PPCR Project Manager, Luatutu Andre Volentras, welcomed the close collaboration of SPREP, SPC, USP, USAID, UNDP to jointly deliver the cost-benefit analysis training, noting that this was consistent with the PPCR philosophy of building on current development partner initiatives and not taxing the limited absorptive capacity of many Pacific island countries.

The training was carried out by Aaron Buncle, Baljeet Singh, Marco Arena and Markand Bhatt.

Article written by Mr. Andre Volentras.

Wednesday, October 1, 2014

Adaptation stories from the northern Pacific highlighted in Majuro | Climate Change

News release from SPREP.

30 September 2014, Majuro, Republic of Marshall Islands - Delegates to the 25th Annual Meeting of the Pacific Regional Environment Programme today had the opportunity to hear first-hand accounts of success stories and lessons learned arising from the world class Pacific Adaptation to Climate Change (PACC) programme.

The PACC programme is the first major climate change adaptation initiative in the Pacific region. Since it began in 2009 the programme has been demonstrating best-practice adaptation in three key climate-sensitive areas: coastal zone management, food security and food production, and water resources management.

With the programme slated to wrap up in the first quarter of 2015, an emphasis for the next six months (aside from evaluation activities) will be on collecting and disseminating the vast array of insights, results and impacts deriving from more than five years of intervention.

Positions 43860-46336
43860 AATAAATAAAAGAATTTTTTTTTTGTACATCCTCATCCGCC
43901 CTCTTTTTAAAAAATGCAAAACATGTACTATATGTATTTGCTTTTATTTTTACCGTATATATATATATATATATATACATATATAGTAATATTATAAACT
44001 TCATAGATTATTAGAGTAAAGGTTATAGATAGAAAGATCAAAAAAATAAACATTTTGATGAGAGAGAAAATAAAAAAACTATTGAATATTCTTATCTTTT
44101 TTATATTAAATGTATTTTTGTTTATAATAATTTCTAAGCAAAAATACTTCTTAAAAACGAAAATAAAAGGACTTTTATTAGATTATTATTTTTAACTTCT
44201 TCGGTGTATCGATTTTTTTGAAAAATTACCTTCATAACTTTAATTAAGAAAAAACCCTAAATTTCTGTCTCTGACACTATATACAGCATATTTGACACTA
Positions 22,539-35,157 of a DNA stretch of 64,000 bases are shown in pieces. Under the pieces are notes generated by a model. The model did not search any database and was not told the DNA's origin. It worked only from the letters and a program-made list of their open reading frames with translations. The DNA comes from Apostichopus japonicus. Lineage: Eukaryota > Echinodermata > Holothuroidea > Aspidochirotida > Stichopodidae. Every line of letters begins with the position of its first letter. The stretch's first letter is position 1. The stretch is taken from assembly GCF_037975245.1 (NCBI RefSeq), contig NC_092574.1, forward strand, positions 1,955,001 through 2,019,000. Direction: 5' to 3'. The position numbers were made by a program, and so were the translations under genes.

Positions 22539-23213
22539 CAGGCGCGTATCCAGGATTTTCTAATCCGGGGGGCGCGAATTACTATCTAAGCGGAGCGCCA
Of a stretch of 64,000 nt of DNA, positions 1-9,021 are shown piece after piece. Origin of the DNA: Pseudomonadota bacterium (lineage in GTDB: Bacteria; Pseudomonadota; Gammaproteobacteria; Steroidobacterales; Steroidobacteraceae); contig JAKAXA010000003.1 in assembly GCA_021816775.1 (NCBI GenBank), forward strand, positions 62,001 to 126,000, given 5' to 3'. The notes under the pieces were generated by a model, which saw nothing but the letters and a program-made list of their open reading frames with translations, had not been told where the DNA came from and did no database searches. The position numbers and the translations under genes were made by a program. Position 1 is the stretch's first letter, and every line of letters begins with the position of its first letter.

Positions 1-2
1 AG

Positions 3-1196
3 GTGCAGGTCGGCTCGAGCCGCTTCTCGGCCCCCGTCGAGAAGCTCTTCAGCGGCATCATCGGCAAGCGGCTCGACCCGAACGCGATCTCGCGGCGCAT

While PACC has operated in 14 different Pacific islands, the focus of today's event was on the unique experiences of northern Pacific countries.

PACC Coordinators Joseph Cain and Abraham Simpson presented on the PACC interventions in Marshall Islands and Federated States of Micronesia respectively, painting a comprehensive before and after picture of risks and opportunities.

PACC group
Mr Peniamina Leavai (right) with Mr Joseph Cain (centre) and Mr Abraham Simpson (left) at today's event.

For Mr Peniamina Leavai, SPREP's Adaptation Planning Officer for PACC, the high level of audience interest and engagement indicated that today's event was a great success. Mr Leavai explains:

"There is a real appreciation that PACC has the capacity to live on through the development of new programmes based on our lessons and best practices. That capacity to address climate change across different sectors - through incorporating risks and trying out resilience measures - was made clear."

"And importantly, it was great to note that almost all of our knowledge management products were picked up by interested parties. It goes to show that exchange of information is valued and that PACC experiences are important in helping us to shape our future programmes and projects."

By way of example, Mr Mosese Sivovou of the Secretariat of the Pacific Community (SPC) commented at the event that the results, tools and frameworks from the PACC programme are being referred to and used by other resilience projects in the region. The lessons learned from PACC support the effectiveness and relevance of other programmes and ensure that efforts are not duplicated.

Mr Peniamina Leavai presenting at today's PACC side event.

For more information about PACC, please visit http://sprep.org/pacc

The PACC programme is funded by the Global Environment Facility and the Australian Government. The Secretariat of the Pacific Regional Environment Programme (SPREP) is the regional executing agency and the United Nations Development Programme (UNDP) is the implementing agency.